3. 3. Number 09 – July 201249000fc53412bfda157417e2335410cf69ac26b66b0818a3be7eff589669d040 dialoge.execc3b65a0f559fa5e6bf4e60eef3bffe8d568a93dbb850f78bdd3560f38218b5c exe.Rajab1.jpg39b325bd19e0fe6e3e0fca355c2afddfe19cdd14ebda7a5fc96491fc66e0faba exe.image1.jpge48bfeab2aca1741e6da62f8b8fc9e39078db574881691a464effe797222e632 exe.Rajab.jpg2ec6814e4bad0cb03db6e241aabdc5e59661fb580bd870bdb50a39f1748b1d14 Suspects.jpgexe.Arrestedc29052dc6ee8257ec6c74618b6175abd6eb4400412c99ff34763ff6e20bab864 News about the existence of anew dialogue between AlWefaq & Govt..docThe emails generally suggested that the attachments contained political content of interest to pro-democracyactivists and dissidents. In order to disguise the nature of the attachments a malicious usage of the“righttoleftoverride” (RLO) character was employed. The RLO character (U+202e in unicode) controls thepositioning of characters in text containing characters flowing from right to left, such as Arabic or Hebrew.The malware appears on a victim’s desktop as “exe.Rajab1.jpg” (for example), along with the defaultWindows icon for a picture file without thumbnail. But, when the UTF-8 based filename is displayed inANSI, the name is displayed as “gpj.1bajaR.exe”. Believing that they are opening a harmless “.jpg”, victimsare instead tricked into running an executable “.exe” file.4Upon execution these files install a multi-featured trojan on the victim’s computer. This malware provides theattacker with clandestine remote access to the victim’s machine as well as comprehensive data harvesting andexfiltration capabilities.INSTALLATIONThis section describes how the malware infects the target machine.! 3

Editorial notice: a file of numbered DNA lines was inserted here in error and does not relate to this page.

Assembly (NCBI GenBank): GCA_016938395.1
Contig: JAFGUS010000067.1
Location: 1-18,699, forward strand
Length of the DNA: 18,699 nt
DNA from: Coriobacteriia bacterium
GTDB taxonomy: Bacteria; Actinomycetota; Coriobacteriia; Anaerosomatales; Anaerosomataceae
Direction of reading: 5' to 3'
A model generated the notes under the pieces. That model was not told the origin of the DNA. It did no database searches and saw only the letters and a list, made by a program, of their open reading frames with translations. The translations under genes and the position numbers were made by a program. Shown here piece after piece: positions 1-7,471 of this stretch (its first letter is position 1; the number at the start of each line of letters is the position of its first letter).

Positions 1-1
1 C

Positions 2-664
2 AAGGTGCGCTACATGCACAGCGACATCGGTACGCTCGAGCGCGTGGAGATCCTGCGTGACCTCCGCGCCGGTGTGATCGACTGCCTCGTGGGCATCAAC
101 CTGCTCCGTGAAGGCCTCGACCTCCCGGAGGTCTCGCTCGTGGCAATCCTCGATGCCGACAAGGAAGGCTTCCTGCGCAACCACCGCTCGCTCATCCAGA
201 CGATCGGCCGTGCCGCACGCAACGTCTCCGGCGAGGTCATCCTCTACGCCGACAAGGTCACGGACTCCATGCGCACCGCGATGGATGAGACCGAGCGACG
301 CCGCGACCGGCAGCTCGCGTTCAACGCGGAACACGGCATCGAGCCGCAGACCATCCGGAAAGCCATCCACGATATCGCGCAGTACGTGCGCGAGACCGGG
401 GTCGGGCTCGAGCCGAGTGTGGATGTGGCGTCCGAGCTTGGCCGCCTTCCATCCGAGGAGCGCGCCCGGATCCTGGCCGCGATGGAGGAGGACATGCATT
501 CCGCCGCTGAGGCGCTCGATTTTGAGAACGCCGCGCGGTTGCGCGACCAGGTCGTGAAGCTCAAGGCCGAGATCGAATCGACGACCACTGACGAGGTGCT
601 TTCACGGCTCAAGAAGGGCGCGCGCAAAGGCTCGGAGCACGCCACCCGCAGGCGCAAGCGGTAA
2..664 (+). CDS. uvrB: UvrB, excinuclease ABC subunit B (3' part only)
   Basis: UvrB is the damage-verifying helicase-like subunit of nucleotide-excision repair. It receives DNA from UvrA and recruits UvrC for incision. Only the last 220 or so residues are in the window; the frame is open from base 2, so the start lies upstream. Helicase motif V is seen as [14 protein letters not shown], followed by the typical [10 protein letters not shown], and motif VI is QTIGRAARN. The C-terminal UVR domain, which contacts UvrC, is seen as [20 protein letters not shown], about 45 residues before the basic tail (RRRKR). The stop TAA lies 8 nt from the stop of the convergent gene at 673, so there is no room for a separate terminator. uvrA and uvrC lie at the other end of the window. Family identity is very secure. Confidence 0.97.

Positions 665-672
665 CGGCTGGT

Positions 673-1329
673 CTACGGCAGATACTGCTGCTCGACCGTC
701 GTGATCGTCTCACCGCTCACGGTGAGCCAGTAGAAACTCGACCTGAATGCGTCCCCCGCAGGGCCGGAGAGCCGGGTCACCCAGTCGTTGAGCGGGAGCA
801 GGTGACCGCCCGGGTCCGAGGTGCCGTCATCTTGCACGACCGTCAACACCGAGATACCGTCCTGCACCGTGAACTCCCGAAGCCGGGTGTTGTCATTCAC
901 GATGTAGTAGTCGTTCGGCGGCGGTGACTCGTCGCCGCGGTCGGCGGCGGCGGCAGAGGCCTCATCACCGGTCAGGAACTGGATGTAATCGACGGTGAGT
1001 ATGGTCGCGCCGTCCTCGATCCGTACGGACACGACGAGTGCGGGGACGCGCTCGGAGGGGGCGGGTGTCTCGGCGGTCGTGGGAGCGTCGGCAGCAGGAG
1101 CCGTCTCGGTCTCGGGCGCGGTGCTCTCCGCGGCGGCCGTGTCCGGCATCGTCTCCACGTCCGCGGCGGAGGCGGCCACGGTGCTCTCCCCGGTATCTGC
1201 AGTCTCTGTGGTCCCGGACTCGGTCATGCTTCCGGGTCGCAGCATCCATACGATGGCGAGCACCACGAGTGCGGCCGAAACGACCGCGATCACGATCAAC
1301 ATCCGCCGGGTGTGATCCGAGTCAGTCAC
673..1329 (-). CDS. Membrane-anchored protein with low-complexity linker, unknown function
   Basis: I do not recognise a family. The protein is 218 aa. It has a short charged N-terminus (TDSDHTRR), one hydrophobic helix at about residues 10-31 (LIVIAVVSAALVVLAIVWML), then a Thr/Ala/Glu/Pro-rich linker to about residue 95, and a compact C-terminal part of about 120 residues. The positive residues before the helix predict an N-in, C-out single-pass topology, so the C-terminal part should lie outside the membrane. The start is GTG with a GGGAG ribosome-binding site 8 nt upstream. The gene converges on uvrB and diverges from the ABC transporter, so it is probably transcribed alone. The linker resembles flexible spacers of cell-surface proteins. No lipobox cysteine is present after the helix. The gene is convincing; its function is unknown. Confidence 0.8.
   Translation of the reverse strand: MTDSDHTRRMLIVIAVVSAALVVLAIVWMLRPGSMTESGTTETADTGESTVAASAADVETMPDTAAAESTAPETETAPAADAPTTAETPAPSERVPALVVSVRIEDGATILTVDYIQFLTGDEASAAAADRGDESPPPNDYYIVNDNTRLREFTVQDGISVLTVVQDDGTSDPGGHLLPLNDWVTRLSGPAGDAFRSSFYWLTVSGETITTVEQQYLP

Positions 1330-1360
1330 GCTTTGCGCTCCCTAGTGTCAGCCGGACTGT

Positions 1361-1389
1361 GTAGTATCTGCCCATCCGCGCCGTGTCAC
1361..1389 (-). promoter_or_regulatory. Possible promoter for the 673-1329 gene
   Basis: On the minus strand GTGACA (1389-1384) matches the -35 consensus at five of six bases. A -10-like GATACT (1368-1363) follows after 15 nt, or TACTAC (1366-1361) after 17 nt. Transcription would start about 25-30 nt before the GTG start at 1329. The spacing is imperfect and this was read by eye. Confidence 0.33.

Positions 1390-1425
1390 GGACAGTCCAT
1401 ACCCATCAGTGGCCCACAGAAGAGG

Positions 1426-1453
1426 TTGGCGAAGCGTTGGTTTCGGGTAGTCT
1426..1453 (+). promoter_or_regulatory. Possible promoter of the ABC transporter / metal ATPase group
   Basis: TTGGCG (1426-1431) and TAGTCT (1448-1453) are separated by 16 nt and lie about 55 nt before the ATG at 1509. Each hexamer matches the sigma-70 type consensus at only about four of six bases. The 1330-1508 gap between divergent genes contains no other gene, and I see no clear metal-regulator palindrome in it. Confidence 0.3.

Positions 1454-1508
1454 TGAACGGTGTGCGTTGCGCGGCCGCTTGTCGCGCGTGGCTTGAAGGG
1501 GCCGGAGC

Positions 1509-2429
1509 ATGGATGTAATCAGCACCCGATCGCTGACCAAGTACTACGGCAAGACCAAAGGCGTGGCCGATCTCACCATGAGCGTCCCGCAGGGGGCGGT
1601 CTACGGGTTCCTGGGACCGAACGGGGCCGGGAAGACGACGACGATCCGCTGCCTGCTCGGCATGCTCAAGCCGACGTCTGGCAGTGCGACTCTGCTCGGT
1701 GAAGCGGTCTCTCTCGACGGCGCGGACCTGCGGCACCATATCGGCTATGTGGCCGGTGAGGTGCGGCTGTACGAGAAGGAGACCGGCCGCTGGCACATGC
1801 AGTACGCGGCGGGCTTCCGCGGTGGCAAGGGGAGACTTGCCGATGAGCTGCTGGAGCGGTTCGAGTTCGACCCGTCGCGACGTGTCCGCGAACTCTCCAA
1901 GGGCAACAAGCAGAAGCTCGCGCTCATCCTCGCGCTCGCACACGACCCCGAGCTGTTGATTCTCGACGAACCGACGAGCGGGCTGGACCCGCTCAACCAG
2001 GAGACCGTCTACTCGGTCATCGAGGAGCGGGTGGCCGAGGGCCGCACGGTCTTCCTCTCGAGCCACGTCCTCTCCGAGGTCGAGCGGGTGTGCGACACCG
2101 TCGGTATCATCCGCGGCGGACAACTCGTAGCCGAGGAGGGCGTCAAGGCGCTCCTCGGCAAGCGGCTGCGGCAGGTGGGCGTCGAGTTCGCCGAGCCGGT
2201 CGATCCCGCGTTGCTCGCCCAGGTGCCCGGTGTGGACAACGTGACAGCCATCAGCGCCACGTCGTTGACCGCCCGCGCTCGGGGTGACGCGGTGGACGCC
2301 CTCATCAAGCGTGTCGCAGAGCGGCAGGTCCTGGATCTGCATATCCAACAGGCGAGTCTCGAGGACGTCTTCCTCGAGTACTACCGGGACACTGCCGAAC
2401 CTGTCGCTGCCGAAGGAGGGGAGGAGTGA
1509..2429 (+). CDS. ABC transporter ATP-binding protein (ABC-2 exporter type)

4. 4. Number 09 – July 2012The malware displays a picture as expected. This differs from sample to sample. The sample “ArrestedSuspects.jpg” (“gpj.stcepsuS detserrA.exe”) displays:It additionally creates a directory (which appears to vary from sample to sample):C:Documents and SettingsXPMUserLocal SettingsTempTMP51B7AFEFIt copies itself there (in this case the malware appears as “Arrested Suspects.jpg”) where it is renamed:C:Documents and SettingsXPMUserLocal SettingsTempTMP51B7AFEFArrested Suspects.jpg” =>C:Documents and SettingsXPMUserLocal SettingsTempTMP51B7AFEFtmpD.tmpThen it drops the following files:C:DOCUME~1%USER%LOCALS~1Tempdelete.batC:DOCUME~1%USER%LOCALS~1Tempdriverw.sysIt creates the folder (the name of which varies from host to host):! 4
  5. 5. Number 09 – July 2012C:Documents and Settings%USER%Application DataMicrosoftInstaller{5DA45CC9-D840-47CC-9F86-FD2E9A718A41}This process is observable on the filesystem timeline of the infected host:“driverw.sys” is loaded and then “delete.bat” is run which deletes the original payload and itself. It theninfects existing operating system processes, connects to the command and control server, and begins dataharvesting and exfiltration.Examining the memory image of a machine infected with the malware shows that a technique for infectingprocesses known as “process hollowing” is used. For example, the memory segment below from the“winlogon.exe” process is marked as executable and writeable:Here the malware starts a new instance of a legitimate process such as “winlogon.exe” and before theprocess’s first thread begins, the malware de-allocates the memory containing the legitimate code and injectsmalicious code in its place. Dumping and examining this memory segment reveals the following strings in theinfected process:! 5
  6. 6. Number 09 – July 2012Note the string:y:lsvn_branchesfinspyv4.01finspyv2srclibslibgmpmpn-tdiv_qr.cThis file seems to correspond to a file in the GNU Multi-Precision arithmetic library: process “svchost.exe” was also found to be infected in a similar manner:! 6